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Discussion in 'Archived Threads 2001-2004' started by Jon_Are, Feb 15, 2002.
I have, but I'll save my story for a bit later. Interested in hearing other tales.
I did when my grandma had a stroke, but she passed away from the stroke. This was over 17 years ago.
Not mouth-to-mouth, but with a bag-valve-mask. I was a volunteer EMT for 3 years. I responded to 4 working codes and performed CPR and defibrillation. All were unsuccessful...
Four or five times when I was a life guard at Fort Myers Beach during the summers when I was in college..
I have twice.
First time, less than a month after I got my EMT license
I was at the KC Municpal court to testify on a case, and a lady dropped dead in the lobby. A cop and I gave CPR until the paramedics arrived. We brought her back twice (she had a pulse and was breathing on her own), but she didn't make it.
Second time, I was working as a police officer, and a medical call went out to our police secretary's house. Her husband was terminally ill. I got there first, and asked if she wanted me to try to revive him, or if she had a DNR. She said to try. I started, and the ambulance arrived. We brought him back, and he lived for several more hours. Just enough time for his family to say goodbye to him. I am truly thankful I had that opportunity.
BTW, that's is something that they don't often tell you at CPR school. The majority of people don't make it. That can be very frustrating. But, as in the second case, I got him a little extra time, so it was worth it!
Oh.. it's supposed to be mouth to mouth? Oops. Wrong orifice I guess.. no wonder that guy never came around. Took forever to get that taste out of my mouth, too.
Have done it several times....several years ago. After going straight mouth-to-mouth and receiving a vomit transfer I went mouth-to-mask-to mouth with a valve from then on.
That's something you never forget.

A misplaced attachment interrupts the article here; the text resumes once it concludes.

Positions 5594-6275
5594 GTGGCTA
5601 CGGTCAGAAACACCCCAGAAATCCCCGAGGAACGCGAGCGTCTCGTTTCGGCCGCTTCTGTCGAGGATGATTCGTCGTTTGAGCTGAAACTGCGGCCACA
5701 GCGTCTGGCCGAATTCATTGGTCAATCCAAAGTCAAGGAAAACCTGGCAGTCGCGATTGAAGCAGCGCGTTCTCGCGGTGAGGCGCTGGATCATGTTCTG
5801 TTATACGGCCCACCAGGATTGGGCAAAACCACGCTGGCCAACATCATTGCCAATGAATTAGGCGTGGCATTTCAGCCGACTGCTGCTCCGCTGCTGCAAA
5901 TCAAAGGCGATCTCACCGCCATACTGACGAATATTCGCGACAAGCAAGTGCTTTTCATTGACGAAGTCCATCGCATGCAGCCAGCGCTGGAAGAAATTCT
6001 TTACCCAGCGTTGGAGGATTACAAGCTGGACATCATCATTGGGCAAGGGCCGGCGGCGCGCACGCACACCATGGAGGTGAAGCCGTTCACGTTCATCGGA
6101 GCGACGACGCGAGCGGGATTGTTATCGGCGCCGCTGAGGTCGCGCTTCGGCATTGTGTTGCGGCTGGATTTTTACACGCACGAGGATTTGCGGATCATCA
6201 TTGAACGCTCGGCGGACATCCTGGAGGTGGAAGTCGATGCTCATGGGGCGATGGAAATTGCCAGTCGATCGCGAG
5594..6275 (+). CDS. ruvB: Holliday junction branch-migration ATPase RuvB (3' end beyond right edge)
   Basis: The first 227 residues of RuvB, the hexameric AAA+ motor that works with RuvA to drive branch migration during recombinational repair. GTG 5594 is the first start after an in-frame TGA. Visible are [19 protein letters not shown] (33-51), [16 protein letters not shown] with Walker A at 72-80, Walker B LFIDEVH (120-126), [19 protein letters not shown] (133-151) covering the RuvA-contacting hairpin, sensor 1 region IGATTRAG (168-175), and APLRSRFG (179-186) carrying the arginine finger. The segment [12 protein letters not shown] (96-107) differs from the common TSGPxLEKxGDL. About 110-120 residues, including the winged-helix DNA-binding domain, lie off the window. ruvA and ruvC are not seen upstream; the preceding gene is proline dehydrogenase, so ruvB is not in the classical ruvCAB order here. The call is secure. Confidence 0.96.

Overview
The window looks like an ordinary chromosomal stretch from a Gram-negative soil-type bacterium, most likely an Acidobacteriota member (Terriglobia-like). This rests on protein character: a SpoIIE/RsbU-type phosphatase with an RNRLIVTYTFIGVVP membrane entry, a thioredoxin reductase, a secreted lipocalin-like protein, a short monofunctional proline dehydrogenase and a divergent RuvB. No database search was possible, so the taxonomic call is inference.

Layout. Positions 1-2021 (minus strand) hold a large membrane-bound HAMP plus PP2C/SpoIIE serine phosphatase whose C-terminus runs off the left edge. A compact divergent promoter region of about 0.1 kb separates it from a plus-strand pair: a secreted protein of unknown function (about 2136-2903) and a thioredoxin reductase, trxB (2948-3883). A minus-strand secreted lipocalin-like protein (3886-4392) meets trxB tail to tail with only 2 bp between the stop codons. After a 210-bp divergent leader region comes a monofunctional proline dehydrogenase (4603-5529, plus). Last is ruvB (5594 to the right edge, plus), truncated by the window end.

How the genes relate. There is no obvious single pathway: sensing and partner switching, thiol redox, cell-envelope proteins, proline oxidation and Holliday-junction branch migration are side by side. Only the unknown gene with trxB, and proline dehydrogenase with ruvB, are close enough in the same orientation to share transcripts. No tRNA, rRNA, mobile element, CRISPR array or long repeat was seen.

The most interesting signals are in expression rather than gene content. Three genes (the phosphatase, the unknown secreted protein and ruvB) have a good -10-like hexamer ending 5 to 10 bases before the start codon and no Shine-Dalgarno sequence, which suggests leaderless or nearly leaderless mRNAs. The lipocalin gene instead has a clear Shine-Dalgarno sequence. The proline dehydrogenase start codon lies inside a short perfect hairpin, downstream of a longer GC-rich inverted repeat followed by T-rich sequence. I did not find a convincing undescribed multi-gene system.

Alright, here's my story:
I'm an RN and have been involved with several resuscitation efforts, but this one was different. I was taking care of a twelve-year-old boy when his mom, who was sitting on his bed, said she didn't feel well. Next thing, she keels over sideways, unconscious. I ease her to the floor and recognize that she is arresting. Knowing that the ambu-bag, which is on the wall, won't reach her with the limited length of oxygen tubing attached, I mouth-to-mouth her. Others come running into the room and we work on reviving her for 45 minutes with no success. For the first ten minutes or so, the boy is standing on the bed screaming "Mama!" over and over again. Something I will never forget.
It wasn't until I was driving home that day that I realized that I could have avoided the mouth-to-mouth part of it: I could have easily detached the bag from the oxygen tubing and just used it with room air. Duh.
This was three years ago. I still see the boy now and then; he's doing well.
Right...you would have gotten a higher oxygen concentration using the bag than you did with mouth-to-mouth. But thought isn't always rational in these situations!
By the way, I've never done it, and the American Heart Association (in its ACLS course,anyway) isn't recommending it anymore, especially if you don't know the person.